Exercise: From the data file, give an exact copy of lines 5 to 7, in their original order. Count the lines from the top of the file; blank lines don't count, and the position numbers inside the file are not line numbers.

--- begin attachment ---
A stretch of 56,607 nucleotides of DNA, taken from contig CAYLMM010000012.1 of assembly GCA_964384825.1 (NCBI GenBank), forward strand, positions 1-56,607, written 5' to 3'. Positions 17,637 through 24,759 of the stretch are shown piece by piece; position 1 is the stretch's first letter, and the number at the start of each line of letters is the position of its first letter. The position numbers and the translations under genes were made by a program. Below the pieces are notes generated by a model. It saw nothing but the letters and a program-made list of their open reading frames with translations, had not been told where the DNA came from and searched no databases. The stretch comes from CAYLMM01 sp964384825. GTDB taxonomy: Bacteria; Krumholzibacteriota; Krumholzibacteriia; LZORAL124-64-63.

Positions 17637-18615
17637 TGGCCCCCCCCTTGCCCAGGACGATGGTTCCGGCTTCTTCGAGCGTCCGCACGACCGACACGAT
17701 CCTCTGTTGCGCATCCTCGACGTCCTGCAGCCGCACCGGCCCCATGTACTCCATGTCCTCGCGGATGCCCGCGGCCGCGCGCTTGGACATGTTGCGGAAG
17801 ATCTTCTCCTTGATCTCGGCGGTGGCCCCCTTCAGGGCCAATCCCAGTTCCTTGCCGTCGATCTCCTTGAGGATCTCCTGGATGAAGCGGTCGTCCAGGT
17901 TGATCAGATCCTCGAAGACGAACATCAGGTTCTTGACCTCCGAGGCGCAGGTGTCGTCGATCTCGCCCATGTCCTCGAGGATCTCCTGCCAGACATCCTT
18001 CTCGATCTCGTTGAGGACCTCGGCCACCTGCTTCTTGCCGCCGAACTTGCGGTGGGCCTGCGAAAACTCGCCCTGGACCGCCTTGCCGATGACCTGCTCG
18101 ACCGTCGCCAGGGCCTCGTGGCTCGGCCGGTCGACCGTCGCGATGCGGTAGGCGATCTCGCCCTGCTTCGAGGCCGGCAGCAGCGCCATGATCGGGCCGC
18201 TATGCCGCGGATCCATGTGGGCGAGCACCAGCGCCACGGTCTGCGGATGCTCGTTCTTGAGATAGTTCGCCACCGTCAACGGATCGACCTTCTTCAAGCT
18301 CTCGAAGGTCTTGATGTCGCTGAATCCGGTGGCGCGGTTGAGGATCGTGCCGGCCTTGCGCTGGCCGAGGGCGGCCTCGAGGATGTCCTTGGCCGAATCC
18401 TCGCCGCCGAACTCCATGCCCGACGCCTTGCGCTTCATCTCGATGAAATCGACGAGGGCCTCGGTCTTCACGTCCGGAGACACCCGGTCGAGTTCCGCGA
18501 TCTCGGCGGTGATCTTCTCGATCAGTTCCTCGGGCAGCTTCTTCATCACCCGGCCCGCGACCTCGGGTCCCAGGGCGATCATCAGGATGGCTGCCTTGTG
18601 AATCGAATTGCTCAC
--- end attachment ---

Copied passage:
17801 ATCTTCTCCTTGATCTCGGCGGTGGCCCCCTTCAGGGCCAATCCCAGTTCCTTGCCGTCGATCTCCTTGAGGATCTCCTGGATGAAGCGGTCGTCCAGGT
17901 TGATCAGATCCTCGAAGACGAACATCAGGTTCTTGACCTCCGAGGCGCAGGTGTCGTCGATCTCGCCCATGTCCTCGAGGATCTCCTGCCAGACATCCTT
18001 CTCGATCTCGTTGAGGACCTCGGCCACCTGCTTCTTGCCGCCGAACTTGCGGTGGGCCTGCGAAAACTCGCCCTGGACCGCCTTGCCGATGACCTGCTCG